Which Model of Respite Care Is Right For You?

Taking good care of a loved one can be very rewarding; however it can also be exhausting. It’s important to get Carers to be able to take a break from their caring role every now and then to rest and recharge. Respite care is the term used to spell it out this rest break.

There are many different ways that respite care is usually delivered. Finding the right sort of care for your needs is important if the practical experience is going to be positive for both client and carer. This document will describe the different models of respite care and the pros and cons of for clients and carers.

Respite Care Models

Carers of the elderly, people with disability and those who are chronically sick and tired may at some point need to access respite care. What model of care suits best will depend on the personal situation of the carer and care recipient.

Centre-based respite (overnight):

In this type of respite care the client attends a centre while the carer has a break at home. This can be for a few days or weeks.

Pros- These respite facilities’ are often highly specialised and competent to meet the care requirements of people with high support needs. There is also a social aspect to the care, in that often many people are participating the centre at the same time. There are often therapeutic activities which will occur in this setting. For the carers, they can have a longer break, not just a few hours in a day. This type of respite enables carers to do things like travel or have their own medical needs found. Often carers who require surgery themselves need to easy access this sort of respite.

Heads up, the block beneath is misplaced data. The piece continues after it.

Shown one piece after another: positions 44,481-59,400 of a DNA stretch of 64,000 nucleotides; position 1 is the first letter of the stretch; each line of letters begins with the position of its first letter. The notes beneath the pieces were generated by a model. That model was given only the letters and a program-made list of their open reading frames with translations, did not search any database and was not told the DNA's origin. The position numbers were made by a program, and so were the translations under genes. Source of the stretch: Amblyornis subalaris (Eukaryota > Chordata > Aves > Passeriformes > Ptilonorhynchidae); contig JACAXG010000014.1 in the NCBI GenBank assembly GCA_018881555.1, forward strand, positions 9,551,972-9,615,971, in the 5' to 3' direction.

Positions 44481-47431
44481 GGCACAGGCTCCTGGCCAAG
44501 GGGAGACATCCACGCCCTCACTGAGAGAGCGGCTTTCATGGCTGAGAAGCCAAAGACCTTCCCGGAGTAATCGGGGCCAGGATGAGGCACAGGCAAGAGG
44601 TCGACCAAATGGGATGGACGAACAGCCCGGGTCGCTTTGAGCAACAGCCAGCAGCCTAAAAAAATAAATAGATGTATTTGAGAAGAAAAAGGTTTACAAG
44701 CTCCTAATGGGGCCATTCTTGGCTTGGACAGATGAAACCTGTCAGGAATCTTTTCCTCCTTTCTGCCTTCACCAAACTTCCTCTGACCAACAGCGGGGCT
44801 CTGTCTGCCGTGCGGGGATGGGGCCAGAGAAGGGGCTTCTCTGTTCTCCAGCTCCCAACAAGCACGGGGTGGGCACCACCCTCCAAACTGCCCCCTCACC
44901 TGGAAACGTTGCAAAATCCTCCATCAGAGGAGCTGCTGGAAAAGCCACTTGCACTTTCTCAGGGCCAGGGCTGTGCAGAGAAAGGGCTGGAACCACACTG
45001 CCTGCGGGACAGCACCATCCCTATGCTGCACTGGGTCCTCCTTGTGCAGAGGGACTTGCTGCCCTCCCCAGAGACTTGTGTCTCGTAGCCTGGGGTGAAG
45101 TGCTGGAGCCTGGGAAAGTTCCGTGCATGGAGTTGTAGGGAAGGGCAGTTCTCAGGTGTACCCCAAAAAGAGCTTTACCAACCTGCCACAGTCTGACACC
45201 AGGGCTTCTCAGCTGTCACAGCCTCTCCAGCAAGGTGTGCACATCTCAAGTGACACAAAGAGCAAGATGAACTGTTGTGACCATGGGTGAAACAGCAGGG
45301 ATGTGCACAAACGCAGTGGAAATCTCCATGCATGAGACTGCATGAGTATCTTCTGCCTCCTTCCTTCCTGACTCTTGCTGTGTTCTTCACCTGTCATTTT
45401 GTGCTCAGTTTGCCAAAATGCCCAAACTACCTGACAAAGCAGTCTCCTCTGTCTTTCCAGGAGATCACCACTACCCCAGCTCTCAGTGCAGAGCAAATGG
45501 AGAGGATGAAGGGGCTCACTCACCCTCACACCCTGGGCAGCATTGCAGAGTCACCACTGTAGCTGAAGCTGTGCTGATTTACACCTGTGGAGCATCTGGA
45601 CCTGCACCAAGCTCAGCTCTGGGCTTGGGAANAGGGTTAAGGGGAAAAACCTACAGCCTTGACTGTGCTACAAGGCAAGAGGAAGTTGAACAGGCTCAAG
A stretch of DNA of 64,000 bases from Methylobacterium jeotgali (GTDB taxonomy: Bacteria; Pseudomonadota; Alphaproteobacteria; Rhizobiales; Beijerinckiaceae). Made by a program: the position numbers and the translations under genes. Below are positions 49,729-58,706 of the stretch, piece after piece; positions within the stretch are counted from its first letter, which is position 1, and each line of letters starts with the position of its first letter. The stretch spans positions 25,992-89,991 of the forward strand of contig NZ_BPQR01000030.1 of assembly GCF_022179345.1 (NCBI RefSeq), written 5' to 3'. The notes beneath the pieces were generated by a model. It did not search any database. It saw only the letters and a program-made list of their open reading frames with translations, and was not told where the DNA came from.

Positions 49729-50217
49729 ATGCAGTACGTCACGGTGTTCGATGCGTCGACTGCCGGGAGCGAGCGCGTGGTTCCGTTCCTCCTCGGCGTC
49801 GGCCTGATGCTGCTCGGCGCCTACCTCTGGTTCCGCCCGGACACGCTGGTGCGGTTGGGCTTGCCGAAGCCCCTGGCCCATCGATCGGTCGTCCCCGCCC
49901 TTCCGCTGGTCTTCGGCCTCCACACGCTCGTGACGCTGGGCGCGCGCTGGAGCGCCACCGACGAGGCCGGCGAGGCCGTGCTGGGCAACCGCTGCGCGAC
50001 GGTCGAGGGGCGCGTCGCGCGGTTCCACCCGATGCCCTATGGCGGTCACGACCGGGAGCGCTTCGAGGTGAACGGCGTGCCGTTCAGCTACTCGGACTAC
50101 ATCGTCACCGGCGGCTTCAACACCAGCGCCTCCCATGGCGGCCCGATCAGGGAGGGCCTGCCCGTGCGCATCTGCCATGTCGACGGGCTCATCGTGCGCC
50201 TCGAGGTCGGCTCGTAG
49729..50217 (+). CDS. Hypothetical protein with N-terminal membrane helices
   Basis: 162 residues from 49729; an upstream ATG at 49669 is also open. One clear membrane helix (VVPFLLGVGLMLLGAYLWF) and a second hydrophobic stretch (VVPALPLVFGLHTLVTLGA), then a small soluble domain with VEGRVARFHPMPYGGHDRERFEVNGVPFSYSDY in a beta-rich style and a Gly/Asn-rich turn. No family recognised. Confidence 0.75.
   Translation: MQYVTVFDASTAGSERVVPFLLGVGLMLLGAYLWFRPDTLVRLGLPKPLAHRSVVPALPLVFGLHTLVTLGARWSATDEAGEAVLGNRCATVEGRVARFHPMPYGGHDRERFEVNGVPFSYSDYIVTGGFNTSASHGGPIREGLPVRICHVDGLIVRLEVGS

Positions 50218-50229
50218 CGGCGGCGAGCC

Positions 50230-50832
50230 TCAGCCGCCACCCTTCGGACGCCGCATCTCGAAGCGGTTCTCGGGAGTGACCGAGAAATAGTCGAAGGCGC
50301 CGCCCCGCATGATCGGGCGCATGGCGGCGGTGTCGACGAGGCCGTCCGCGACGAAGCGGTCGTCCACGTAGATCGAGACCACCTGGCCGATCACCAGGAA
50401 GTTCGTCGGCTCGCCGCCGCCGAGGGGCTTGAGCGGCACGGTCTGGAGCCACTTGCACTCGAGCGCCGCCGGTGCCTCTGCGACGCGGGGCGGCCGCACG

Cons- In any group setting the care-recipient has to spend time with people whom they have not chosen to spend more time. They may not like some of the staff or other clients. In addition there will be less staff to support each client as opposed to in-home support. Each time the person attends a centre like this one you can find likely to be a different group of people there, which can be distressing for some. Often the care-recipient musty get used to staying in a room and bed that is not their own.

Centre Based respite- Day Centre

In this style of respite care the care recipient regularly attends daily centre at a fixed time and day (s) each week.

Pros- The group setting of the centre allows for a lot of societal contact for the care recipient. Often at these types of organisations the attendees and staff are less transient so persons can get to know each other well. Often these centres provide for community access, skill development and therapeutic approaches to health care which can benefit the care recipient and enhance their well being. The regular day and time of attendance can also encourage the carer to engage in regular activities outside of caring instructions such as paid employment.

Cons – Again in a set setting some care recipients may not enjoy the other they or staff but have to see them regularly. There can be less staff per client. Get a Live In Care Preston at home for your elders.

In-Home Respite

In home respite is delivered in the client’s home environment. A new paid carer, or community worker, comes to the buyers home while the carer has a break.

Pros- The provider can be completely tailored to the needs of the client and carer. The community worker and care recipient can build a excellent rapport over time or the community worker can be changed. The area worker fits into the client’s daily routine so there is significantly less disruption.

Cons – This type of respite can incur a larger cost then group based respite and this can allow for less respite time for the carer. The carer in addition to care recipient will also have a have a stranger in their house. Depending on the country- there may be legislation around their home environment whether it becomes a workplace for someone such as a community worker.